Whatever happens to France in Poland and the Ukraine this summer, surely things can’t go as badly as they did in South Africa.
Their shambolic 2010 World Cup campaign saw a group stage exit, the end of Raymond Domenech’s at times chaotic reign as manager, international bans for the likes of Patrice Evra and Nicolas Anelka, and in many people’s eyes the removal of France as a credible force on the international stage.
Charged with restoring some pride to a nation deeply embarrassed by both the conduct and performances of their footballers, replacement boss Laurent Blanc is doing a pretty decent job is trying circumstances.
Admittedly there was the race row which ended with Blanc being cleared of any wrongdoing by the French Football Federation, but on the pitch things have been going smoothly for the former Manchester United defender, from a first placed finish in a qualifying group which saw them only lose one game, to an impressive February friendly win in Germany.
Now they enter the Euros with a pool of players that are combining new with less and less of the old.
The generation which won both 1998 World Cup and Euro 2000 have long since gone, but Blanc is blessed with an array of talented players who are just coming into their prime, the chief amongst them being Franck Ribery, Samir Nasri and Karim Benzema.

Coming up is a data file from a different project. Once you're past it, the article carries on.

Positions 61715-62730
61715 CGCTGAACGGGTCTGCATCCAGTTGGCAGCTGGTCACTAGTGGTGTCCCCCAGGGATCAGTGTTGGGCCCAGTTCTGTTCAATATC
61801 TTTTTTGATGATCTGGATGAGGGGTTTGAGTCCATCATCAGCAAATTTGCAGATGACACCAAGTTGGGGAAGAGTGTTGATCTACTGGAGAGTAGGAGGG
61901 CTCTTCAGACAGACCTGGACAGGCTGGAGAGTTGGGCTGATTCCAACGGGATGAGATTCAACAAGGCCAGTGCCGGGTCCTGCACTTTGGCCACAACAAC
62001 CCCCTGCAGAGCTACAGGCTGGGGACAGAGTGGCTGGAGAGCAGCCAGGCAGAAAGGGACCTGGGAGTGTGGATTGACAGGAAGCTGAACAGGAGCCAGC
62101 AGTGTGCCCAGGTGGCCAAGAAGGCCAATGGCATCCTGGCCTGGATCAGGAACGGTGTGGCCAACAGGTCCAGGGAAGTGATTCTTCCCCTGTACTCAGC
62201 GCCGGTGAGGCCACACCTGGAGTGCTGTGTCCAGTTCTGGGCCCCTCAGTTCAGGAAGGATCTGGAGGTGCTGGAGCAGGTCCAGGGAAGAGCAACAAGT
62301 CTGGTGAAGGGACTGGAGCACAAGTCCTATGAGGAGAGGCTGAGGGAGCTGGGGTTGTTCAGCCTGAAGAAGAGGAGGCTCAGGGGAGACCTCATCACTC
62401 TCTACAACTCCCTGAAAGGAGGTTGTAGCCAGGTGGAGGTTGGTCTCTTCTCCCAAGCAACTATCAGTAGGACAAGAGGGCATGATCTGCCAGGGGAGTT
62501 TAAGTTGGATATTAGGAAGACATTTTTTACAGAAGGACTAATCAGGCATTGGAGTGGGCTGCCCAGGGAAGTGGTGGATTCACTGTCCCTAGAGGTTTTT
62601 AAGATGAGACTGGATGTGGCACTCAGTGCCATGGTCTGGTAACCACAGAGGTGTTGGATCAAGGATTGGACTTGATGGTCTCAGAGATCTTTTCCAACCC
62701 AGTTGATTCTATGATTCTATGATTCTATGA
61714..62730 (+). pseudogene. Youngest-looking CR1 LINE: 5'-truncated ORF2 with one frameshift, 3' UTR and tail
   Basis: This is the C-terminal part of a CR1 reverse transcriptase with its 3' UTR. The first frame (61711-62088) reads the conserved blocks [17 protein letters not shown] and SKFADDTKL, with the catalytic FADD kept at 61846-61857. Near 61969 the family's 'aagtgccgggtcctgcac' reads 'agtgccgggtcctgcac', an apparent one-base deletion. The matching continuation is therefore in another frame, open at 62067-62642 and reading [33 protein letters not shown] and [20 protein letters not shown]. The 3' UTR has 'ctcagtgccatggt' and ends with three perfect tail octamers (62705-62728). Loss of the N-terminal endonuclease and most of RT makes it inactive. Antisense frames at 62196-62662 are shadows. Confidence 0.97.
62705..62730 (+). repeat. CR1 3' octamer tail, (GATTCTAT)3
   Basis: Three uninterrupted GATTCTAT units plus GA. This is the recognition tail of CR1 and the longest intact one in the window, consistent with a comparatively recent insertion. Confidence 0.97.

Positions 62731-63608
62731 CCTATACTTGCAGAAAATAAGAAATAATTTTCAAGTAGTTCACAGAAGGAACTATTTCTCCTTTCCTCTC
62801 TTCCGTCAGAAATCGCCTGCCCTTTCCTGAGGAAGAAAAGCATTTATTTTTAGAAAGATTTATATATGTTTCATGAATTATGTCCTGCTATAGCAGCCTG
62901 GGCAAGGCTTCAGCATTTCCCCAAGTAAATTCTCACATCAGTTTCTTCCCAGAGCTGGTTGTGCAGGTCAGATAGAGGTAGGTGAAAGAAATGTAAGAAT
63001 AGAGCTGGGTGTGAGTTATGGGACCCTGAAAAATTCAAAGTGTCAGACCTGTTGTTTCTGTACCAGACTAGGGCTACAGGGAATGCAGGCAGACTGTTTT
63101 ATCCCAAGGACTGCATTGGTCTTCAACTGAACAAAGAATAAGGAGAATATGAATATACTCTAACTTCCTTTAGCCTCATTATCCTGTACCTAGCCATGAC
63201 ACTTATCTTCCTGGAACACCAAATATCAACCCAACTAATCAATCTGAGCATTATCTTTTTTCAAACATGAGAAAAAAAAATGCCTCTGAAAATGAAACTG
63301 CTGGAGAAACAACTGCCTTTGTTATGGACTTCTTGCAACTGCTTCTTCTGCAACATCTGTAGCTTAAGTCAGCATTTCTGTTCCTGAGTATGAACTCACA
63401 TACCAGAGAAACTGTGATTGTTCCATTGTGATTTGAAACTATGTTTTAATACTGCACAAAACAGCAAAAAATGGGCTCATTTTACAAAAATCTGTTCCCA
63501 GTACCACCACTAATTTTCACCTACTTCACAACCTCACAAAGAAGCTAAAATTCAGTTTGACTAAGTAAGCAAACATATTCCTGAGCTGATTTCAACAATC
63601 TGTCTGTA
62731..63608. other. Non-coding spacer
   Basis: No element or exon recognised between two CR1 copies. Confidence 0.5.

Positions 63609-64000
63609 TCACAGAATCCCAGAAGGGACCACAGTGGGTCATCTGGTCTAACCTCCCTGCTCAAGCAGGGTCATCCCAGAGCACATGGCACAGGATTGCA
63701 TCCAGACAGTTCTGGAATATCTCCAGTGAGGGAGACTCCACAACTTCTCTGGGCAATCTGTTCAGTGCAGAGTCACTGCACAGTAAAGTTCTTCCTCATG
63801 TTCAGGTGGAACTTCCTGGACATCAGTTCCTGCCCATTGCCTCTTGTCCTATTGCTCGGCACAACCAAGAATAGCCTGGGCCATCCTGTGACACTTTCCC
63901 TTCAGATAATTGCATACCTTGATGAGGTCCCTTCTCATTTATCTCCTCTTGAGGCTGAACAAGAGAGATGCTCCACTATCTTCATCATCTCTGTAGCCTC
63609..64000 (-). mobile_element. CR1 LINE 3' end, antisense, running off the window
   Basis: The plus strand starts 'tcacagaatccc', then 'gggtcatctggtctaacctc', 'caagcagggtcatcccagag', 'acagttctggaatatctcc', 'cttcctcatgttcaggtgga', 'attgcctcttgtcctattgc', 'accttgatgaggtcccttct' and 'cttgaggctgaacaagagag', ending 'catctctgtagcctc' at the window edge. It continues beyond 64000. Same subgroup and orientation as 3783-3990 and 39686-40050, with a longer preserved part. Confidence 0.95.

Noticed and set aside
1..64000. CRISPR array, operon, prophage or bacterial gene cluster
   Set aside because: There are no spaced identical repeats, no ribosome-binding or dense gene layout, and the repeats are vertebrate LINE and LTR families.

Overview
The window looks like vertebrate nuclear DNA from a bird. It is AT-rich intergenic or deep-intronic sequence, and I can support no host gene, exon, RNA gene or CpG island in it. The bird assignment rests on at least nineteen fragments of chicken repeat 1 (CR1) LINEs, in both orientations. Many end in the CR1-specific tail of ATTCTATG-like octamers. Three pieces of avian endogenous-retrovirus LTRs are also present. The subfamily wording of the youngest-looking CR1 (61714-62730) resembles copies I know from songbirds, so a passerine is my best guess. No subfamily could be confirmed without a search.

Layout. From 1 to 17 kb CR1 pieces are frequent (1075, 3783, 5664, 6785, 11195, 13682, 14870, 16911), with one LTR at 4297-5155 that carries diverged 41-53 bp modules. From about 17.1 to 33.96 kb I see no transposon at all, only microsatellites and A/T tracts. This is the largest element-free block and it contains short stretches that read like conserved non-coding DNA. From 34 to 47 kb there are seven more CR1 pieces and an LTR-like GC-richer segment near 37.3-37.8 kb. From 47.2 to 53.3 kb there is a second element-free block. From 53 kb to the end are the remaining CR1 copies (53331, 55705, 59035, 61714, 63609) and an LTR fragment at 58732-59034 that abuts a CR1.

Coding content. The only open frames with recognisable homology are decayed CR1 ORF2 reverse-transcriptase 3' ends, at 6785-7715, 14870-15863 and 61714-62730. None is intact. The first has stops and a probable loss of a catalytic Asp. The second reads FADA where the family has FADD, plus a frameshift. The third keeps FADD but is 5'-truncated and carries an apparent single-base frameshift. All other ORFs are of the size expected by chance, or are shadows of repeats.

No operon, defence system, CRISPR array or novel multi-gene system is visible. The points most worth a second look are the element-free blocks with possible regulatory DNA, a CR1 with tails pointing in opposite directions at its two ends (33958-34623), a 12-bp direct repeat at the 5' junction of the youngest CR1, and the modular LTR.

Placed alongside England in Group D in the finals, France’s first match against the Three Lions in Donetsk on the early evening of June 11th has the potential to be one of the best of the tournament, despite the fact that both tend to start out sluggishly.
Whoever wins, if anyone (Draw 15/8 William Hill) will then probably need to beat one of the Ukraine and Sweden to confirm a place in the quarter-finals. Hardly the most daunting of prospects.
But first is first and second is basically nowhere in Group D, given that whoever finishes as runners-up will be thrown into a quarter final with the Group C-winning Spanish. Given England’s uncertainty heading into the finals, then France could profit and win that first match and ultimately the group, with a France/England straight forecast (15/4 Bwin) looking tempting.
Where the French go from there may depend on their attitude and just how many fights have broken out by then.
A quarter-final against Italy would throw together two of Europe’s most attractive but flawed sides, but even a victory shouldn’t give those backing the French much reason to break out the champagne and celebrate a potential final. A semi-final elimination (5/1 Bet365) looks to be the best bet for those optimistic about Blanc’s band of brothers.
And why shouldn’t you feel encouragement for them? In Benzema they have one of the continent’s most feared strikers, and if he can thrive off service which won’t be quite as pinpoint as the stuff he gets from Cristiano Ronaldo at Real Madrid, then a punt on the 24-year-old to finish as top goalscorer (20/1 Paddy Power) might be advised, particularly if the Ukraine look to be shipping goals during the group stages.
Captained by goalkeeper Hugo Lloris, this isn’t quite a complete French revolution from the embarrassment of South Africa – the likes of Florent Malouda and ringleader Evra are still in the squad – but newer names such as Olivier Giroud, Jeremy Menez, Yann M’Vila and Newcastle’s impressive Yohan Cabaye will all be itching to make their mark.
Blanc will too, and although the French won’t win Euro 2012 they can still have a better tournament than many who watched the last World Cup could be expecting, or maybe even be dreamt of.